As I mentioned in my last blog, I had quite a busy 2014 Winter NAMM.  I started by headlining the kick off concert the night before the show, Whlie I was already tired after that show, I had to be ready to perform daily for my sponsors. This year I was performing for my sponsors FXC Wireless, Floyd Rose, and Essential Sound. I was also doing a signing event at the M.I.A. Products booth.

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Over the years, I have learned a few thing playing NAMM that I’d like so share. First off, travel light and make sure you wear comfortable shoes since you will be on your feet all day. I’ve also learned to bring in the least amount of gear possible. This is what I take in: one guitar in a gig bag (the gig bag is packed with a few things like picks, a guitar tool, cables and my strap), and my Bullet Proof pedalboard that has a few pedals on it to get my basic sounds. The Bullet Proof board is a great self-contained board with an on board power supply. I can change up the pedals to suit whatever I’m doing.  For example, this year I used an AMT D3 Distortion, Whirlwind phaser, Digitech delay and Morley Tremonti Wah.  Since I don’t take an amp in the show, this set up allows me to get my tones from whatever amp is provided at my sponsors booth. All I have to do is set the amp for a clean tone and get all my gain from my board. A great thing at this year’s show is that my actual live rack (equipped with a FXC switching system) was at the FXC booth.  Fortunately, I played their booth for probably 80 percent of my performances.

 

One issue at NAMM is that the sound police can be a little strict about your volume.  Since I use 100 watt tube heads when I play live, getting the tubes cooking at a low volume is a bit of a challenge. Fortunately my good friends at Two Notes came to the rescue this year. They let me borrow their Re-Load Attenuator for my rig. With the Re-Load Attenuator, you can crank the amp and then turn down the attenuator to the level you need. The beauty is that the amp thinks it’s blaring and sounds that way, but at a low volume. This set up worked perfect for the show and kept us out of trouble.

Ronnie North and Lisa Loeb and NAMM 2014

Ronny and Lisa Loeb at the Fishman Booth

 

At tradeshows, I usually play to tracks off my CD’s that have the lead and melody guitars removed.  I then play the main melodies and solos live. This works out great since it’s very flexible and you can really control the volume. It’s also convenient because I can play my tracks right off my iPhone or any other mp3 player.  I have all my music from my various CD’s on my phone and create playlists for events. On a random note, one of the days of the show George Lynch’s peeps asked to borrow my cable to play his tracks at the Floyd Rose booth since his went bad. I was glad to do it since it’s not every day you get to help a guitar hero.

 

It’s great if the booth you’re playing has a small PA setup we run the music through, but many times a little combo amp set on clean has to make do.I  have even played several big shows to huge crowds this way when last minute gigs have popped up and I can’t get my band there in time. The thing is, when you’re playing to tracks, it’s very important that you can monitor the music clearly so you can play to the music.  Getting the right balance between your guitar and the music is crucial.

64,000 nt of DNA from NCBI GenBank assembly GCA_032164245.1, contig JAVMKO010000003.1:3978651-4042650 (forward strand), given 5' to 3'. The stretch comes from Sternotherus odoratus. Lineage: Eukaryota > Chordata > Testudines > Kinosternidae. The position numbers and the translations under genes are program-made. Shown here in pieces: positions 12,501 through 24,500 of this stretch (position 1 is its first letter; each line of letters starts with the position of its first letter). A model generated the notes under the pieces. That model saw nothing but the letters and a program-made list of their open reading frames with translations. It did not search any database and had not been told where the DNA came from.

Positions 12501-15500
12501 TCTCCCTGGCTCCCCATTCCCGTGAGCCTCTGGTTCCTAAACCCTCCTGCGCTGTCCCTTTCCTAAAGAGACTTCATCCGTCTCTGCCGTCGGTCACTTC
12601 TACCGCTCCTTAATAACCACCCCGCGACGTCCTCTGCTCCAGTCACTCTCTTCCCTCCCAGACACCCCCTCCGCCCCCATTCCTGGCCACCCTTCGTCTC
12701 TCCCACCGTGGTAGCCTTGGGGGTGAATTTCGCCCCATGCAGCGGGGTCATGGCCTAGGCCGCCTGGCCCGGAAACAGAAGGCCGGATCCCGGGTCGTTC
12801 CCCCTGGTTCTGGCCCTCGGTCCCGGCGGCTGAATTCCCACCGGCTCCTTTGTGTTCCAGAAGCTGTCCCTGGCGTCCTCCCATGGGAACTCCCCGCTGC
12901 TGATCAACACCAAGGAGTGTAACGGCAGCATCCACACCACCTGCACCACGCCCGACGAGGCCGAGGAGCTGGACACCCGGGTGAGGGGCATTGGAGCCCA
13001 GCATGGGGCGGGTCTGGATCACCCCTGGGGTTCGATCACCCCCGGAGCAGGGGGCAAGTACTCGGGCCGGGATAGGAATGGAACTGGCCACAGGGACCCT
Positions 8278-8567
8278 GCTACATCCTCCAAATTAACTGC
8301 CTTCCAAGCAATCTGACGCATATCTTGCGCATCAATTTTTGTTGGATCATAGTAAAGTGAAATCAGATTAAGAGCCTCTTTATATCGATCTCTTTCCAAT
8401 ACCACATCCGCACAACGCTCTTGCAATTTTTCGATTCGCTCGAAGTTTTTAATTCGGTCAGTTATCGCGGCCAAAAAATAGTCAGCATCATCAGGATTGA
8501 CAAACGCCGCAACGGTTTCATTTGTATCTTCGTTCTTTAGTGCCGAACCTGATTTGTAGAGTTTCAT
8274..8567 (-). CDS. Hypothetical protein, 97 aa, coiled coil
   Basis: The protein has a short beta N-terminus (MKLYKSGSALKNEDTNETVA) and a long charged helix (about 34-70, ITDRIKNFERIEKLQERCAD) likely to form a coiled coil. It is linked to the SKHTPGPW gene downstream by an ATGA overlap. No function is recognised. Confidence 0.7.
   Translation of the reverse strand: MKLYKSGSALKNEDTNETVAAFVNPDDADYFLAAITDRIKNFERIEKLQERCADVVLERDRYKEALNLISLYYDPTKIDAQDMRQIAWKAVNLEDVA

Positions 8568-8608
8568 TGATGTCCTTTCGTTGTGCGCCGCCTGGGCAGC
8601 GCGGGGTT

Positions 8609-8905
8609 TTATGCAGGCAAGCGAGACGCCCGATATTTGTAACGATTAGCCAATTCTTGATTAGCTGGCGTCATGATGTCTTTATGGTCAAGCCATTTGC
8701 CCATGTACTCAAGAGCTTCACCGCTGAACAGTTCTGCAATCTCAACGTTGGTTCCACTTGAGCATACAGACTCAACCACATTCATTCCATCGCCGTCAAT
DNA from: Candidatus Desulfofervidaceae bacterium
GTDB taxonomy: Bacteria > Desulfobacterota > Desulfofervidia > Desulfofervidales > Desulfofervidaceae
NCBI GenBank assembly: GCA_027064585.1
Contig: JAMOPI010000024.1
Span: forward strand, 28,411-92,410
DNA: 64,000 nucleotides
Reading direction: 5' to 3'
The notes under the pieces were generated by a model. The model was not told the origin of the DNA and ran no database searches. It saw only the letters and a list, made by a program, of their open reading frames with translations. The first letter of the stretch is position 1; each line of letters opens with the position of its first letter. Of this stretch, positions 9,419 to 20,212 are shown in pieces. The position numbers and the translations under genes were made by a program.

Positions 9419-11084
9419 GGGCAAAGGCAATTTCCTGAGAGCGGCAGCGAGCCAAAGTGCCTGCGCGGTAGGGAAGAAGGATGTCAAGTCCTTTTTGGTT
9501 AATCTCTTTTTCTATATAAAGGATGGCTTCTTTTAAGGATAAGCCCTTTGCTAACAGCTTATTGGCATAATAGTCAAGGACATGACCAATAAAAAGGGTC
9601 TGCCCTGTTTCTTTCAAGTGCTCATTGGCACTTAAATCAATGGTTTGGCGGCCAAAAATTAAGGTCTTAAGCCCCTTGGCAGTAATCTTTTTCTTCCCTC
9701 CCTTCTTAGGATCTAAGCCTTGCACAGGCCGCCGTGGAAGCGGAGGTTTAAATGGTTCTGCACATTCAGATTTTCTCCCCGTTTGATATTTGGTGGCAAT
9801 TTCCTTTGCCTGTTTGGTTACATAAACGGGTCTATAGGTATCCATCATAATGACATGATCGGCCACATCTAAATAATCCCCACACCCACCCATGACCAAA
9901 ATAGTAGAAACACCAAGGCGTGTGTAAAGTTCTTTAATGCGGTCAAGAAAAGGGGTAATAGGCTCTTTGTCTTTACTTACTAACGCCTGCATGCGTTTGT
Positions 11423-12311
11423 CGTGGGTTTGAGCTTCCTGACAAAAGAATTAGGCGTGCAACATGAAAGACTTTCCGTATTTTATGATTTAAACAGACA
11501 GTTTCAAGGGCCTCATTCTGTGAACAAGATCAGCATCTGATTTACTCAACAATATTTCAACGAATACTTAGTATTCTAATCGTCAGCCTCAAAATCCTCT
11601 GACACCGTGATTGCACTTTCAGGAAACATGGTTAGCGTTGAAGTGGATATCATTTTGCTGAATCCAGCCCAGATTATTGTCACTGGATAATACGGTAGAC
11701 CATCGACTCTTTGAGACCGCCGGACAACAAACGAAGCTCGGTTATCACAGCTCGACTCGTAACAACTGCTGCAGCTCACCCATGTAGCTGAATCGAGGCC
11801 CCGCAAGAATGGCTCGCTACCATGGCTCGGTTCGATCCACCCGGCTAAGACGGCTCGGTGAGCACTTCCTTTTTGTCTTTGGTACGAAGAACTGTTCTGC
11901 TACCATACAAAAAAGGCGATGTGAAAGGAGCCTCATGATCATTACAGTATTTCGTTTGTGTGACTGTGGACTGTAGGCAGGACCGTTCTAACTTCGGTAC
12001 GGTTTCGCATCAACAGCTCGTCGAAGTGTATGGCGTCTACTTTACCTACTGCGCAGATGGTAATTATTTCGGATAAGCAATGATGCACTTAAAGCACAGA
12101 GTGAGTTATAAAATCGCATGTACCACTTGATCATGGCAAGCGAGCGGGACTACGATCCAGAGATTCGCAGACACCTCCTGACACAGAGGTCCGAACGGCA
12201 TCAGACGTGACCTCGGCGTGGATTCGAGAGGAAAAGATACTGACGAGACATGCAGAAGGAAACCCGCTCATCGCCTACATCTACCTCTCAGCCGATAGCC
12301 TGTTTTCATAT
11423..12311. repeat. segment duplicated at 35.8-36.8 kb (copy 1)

Another key factor to consider is since you’re not playing with an actual band you need to be more of an entertainer and work it a bit more for the crowd (If you’ve ever seen me play you know that’s not much of a problem for me…lol). During my demos I start off playing a song, take a minute and talk about the product I’m representing and ask if anyone has any questions. I then play a few more songs and chat with the audience and answer questions. I definitely try to keep my demos loose and fun. Sometimes I mix it up by jaming with other endorsers of the product, or I’ll even jam with people at the show that are checking out the product.  You never know what’s going to happen and that’s what makes it fun. I’ve seen some fellow players get all bent out of shape when things at their demos go off course, but it’s all about having fun and showing the product and your sponsor in the best light.

 

I had a blast playing daily at the Floyd Rose booth and jamming at the Essential Sound Products booth.  I got to meet several cool people at my demos like George Clinton and bass legend Jeff Berlin.  Jeff was also playing at the Floyd Rose booth. It was a great thrill to meet him.  He was very cool and even head banged to a couple songs, a definite show highlight for me.

 

It was also fun doing my signing event on Saturday and meeting my fans.  I tried to see as much of the show as I could between my demos, and then there’s the after show events which are always fun. I even got to jam with my good friend Gary Hoey at his NAMM event for Fishman. It’s always fun jamming with him and I definitely have to be on my game when I play with him.

 

Ronnie North and Gary Hoey at NAMM

Ronny North and Gary Hoey onstage at NAMM 2014

 

It’s also great seeing friends in the industry and your sponsors since many of them are from out of state.  With everything going on, it’s definitely a challenge to keep your energy up for the week.

 

In the end, I managed to get through the show unscathed. It was exhausting, but as you can see, I had a great 2014 Winter NAMM.